down here rather than elsewhere, nor why the brief period appointed for my life is assigned to me at this moment rather than another in all the eternity that
has gone before and will come after me. On all sides I behold nothing but infinity, in which I am a mere atom, a mere passing shadow that returns no more. All I know is that I must soon die, but what I understand least of all is this very death which I cannot escape.
Pascal portrays the apathy of men who, in the face of such questions, seek mind-numbing diversions and cannot be bothered to take one step towards discovery. Are there any more significant questions in life than these? With this backdrop, Pascal goes on to lay out his famous "wager" argument. Given a 50/50 possibility that God exists, we should bet that he does, since we will lose nothing if we are wrong, and we will enjoy infinite gain if we are right.

However, if there is no God, then there are no answers for these questions other than those we invent by make-believe. Life demands either suicide or the charade of a children's fantasy. Any atheist who claims otherwise is deluded or inconsistent. As Bertrand Russell wrote:

That Man is the product of causes which had no prevision of the
end they were achieving; that his origin, his growth, his hopes and fears, his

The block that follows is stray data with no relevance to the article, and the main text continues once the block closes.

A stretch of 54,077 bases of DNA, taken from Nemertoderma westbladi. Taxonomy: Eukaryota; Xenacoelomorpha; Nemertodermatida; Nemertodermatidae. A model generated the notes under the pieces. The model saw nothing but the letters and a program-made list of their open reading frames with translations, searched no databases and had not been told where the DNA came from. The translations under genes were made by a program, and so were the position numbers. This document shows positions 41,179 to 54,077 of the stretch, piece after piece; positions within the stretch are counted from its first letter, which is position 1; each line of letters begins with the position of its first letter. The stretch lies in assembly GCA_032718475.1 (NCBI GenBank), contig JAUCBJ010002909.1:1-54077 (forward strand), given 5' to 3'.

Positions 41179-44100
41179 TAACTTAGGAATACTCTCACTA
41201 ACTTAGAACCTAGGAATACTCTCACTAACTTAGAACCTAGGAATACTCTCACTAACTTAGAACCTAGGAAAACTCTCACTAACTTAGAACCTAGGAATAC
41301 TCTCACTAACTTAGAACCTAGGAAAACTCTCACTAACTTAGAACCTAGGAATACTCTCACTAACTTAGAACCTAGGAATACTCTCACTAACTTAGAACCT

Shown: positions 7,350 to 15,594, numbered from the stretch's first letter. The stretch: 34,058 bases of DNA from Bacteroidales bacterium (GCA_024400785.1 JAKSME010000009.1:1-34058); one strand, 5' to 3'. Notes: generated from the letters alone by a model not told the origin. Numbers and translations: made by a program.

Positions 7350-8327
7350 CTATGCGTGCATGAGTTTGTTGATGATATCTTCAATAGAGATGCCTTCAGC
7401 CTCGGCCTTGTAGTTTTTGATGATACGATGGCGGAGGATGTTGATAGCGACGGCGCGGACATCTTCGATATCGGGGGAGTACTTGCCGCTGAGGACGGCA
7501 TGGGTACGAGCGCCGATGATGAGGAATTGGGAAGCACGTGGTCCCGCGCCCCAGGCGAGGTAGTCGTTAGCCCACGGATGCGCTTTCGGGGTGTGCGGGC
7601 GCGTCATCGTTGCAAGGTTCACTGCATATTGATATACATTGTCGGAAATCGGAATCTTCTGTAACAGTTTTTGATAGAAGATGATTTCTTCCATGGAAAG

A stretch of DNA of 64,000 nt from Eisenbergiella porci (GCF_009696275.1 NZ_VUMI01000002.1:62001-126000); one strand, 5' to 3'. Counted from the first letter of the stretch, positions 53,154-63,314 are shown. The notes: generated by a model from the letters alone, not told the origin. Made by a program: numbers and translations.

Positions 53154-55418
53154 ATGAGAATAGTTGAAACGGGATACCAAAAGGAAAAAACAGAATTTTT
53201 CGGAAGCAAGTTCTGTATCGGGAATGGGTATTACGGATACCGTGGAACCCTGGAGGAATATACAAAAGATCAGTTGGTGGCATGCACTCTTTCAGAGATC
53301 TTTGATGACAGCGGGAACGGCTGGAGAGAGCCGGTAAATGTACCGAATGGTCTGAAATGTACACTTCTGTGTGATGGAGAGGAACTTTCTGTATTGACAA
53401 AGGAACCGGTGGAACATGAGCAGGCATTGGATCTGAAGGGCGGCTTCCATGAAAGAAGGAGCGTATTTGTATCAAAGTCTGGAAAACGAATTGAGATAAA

loves and his beliefs, are but the outcome of accidental collocations of atoms;
that no fire, no heroism, no intensity of thought and feeling, can preserve an
individual life beyond the grave; that all the labours of the ages, all the
devotion, all the inspiration, all the noonday brightness of human genius, are
destined to extinction in the vast death of the solar system, and that the whole
temple of Man's achievement must inevitably be buried beneath the debris of a
universe in ruins--all these things, if not quite beyound dispute, are yet so
nearly certain, that no philosophy which rejects them can hope to stand. Only
within the scaffolding of these truths, only on the firm foundation of
unyielding despair, can the soul's habitation henceforth be safely built.

Amen, Professor Russell.
Saturday, July 09, 2005

Cosmic Despair

"This can't happen!" The images pulsated in my head. It was sickening. All the while, something inside me shouted, "This can't happen!" But could it?